Therefore, in the above example, the partially scaled state machine waits for a total of five clock periods (two in a partially scaled state and three in a fully scaled state) to perform a read access operation to an off-chip cache, as compared to a total of six clock periods for a conventional state machine. Also in this example, the partially scaled state machine waits for only two clock periods to directly write a word into an off-chip cache, as compared to three clock periods for a conventional state machine.

Although a partially scaled state machine has been described herein as having three types of states including a partially scaled state, another embodiment of the state machine has only unscaled states and fully scaled states.

BRIEF DESCRIPTION OF THE DRAWINGS

FIG. 1 shows a block diagram of a computer system including a processor in accordance with an embodiment of the invention.

FIG. 2 shows a processor in accordance with an embodiment of the invention.

FIG. 3 illustrates, in a high level block diagram, the connections between a second level cache controller, a system interface unit and other components of the computer system illustrated in FIG. 2.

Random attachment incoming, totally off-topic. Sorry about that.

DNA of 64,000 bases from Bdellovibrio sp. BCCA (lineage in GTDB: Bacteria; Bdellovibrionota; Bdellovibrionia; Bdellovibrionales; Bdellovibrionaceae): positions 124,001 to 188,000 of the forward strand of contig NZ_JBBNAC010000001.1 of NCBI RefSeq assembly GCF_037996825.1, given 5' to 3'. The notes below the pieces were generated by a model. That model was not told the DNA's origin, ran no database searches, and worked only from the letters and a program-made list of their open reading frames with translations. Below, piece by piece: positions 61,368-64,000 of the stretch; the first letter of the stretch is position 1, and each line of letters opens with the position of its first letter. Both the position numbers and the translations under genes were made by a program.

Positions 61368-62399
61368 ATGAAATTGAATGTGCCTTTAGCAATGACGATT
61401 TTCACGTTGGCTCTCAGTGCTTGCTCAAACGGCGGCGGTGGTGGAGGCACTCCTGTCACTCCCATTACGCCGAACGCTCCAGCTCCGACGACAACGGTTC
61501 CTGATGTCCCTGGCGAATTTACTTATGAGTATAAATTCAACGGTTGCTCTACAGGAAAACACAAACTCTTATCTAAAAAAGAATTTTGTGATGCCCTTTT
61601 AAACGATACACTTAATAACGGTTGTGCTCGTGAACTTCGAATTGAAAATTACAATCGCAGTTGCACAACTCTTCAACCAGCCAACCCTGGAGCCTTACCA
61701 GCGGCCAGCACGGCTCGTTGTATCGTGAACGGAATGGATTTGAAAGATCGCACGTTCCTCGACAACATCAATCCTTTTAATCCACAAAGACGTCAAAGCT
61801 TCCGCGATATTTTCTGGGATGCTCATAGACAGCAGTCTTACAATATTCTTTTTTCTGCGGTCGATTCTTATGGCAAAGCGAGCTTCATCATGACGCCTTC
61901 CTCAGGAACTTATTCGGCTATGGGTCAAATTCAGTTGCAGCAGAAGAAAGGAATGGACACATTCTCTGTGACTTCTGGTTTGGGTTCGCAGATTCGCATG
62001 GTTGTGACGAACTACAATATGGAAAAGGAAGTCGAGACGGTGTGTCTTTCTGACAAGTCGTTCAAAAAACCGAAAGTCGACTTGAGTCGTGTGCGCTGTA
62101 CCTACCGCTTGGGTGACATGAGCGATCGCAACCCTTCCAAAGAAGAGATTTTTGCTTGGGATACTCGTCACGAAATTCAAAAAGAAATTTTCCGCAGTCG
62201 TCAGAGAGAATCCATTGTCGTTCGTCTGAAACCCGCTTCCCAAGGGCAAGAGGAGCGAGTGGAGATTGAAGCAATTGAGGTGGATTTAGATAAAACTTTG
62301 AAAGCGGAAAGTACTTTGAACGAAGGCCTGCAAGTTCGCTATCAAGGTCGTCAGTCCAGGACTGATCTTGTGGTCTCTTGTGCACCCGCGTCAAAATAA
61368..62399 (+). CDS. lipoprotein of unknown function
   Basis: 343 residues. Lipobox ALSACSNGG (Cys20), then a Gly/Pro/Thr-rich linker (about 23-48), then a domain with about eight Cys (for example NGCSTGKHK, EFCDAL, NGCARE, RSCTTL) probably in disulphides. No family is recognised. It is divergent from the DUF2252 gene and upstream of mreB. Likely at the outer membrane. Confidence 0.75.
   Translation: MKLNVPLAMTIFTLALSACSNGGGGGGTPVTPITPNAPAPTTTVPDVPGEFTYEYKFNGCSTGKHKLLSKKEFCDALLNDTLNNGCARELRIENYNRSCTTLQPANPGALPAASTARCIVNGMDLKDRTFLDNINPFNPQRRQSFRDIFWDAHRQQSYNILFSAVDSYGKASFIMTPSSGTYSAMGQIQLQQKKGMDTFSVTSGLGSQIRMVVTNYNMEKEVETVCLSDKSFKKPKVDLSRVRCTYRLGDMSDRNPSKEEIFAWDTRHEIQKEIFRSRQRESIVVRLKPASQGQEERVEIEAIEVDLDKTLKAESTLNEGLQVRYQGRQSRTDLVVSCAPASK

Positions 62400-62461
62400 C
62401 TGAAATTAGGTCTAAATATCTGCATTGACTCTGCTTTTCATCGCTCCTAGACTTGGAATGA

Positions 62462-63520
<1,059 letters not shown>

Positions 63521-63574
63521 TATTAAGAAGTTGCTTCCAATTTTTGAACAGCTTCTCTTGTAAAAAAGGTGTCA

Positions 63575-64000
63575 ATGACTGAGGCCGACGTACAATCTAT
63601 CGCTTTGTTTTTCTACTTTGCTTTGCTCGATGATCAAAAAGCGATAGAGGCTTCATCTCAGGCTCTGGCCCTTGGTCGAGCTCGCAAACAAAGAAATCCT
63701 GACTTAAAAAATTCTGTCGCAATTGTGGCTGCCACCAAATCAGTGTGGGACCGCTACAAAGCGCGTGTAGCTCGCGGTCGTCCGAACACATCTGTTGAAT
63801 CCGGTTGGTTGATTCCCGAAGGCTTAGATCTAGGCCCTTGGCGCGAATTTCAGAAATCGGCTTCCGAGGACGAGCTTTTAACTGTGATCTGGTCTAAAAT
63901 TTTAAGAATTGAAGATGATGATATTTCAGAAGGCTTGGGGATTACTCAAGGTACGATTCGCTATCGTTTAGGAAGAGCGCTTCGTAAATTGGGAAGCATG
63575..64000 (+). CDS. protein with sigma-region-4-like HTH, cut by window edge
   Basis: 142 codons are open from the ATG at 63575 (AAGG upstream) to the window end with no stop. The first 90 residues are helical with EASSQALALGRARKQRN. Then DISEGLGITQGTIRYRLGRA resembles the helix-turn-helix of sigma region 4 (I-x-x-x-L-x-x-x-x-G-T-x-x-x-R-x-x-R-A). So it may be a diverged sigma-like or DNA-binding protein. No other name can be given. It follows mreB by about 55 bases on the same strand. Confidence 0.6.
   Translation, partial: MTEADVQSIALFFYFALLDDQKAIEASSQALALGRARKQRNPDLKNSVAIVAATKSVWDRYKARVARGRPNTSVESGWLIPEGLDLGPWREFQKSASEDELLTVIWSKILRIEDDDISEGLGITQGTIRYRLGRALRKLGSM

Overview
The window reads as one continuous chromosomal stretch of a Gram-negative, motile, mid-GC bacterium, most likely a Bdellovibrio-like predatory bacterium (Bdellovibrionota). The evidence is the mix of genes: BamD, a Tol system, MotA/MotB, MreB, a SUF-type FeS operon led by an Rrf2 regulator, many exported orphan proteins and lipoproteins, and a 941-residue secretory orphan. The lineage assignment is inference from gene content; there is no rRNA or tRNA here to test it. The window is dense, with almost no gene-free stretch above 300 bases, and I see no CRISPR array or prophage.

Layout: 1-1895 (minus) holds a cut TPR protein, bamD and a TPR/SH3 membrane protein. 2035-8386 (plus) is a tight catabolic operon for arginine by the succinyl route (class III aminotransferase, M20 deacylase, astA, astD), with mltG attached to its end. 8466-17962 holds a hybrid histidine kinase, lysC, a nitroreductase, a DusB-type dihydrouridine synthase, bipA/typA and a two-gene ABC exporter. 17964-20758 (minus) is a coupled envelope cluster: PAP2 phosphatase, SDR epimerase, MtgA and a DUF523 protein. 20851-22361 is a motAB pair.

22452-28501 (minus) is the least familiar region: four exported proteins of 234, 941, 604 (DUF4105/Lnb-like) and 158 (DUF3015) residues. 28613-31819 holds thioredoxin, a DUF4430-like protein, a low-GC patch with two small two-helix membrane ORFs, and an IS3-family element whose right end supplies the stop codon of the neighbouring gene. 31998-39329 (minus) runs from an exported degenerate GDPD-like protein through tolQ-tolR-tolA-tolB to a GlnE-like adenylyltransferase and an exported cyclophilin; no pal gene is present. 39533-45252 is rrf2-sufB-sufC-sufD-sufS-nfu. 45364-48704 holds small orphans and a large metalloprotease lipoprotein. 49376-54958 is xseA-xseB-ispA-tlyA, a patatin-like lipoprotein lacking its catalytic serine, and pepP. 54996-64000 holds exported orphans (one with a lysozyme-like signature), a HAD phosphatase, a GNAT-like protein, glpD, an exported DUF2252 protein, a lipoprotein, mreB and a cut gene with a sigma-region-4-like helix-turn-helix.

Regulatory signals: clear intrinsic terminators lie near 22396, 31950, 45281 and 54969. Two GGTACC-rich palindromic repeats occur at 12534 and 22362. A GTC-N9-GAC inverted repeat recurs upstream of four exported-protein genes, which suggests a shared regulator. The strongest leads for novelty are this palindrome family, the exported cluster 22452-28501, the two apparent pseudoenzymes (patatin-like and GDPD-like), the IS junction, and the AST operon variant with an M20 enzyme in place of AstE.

FIG. 4 illustrates in an intermediate level block diagram, the second level cache controller of FIG. 3.

FIGS. 5A and 5B illustrate certain states and related transitions of the partially scaled state machine of FIG. 4 that implements the level-2 control unit of FIG. 3.

FIGS. 6A-6B and 7A-7B are illustrative timing diagrams for read and write access operations for maximum scales of three and two respectively.

FIG. 8 illustrates in an intermediate level block diagram, the state duration controller of FIG. 4.

Use of the same reference numerals in different figures indicates similar or identical items.

DETAILED DESCRIPTION

According to the invention, a state machine has at least three scaled states, wherein in each scaled state the state machine waits for a duration that is different from the duration in another scaled state. One embodiment of the state machine (hereinafter "partially scaled state machine") is implemented in a microprocessor to access an off-chip cache coupled to the microprocessor.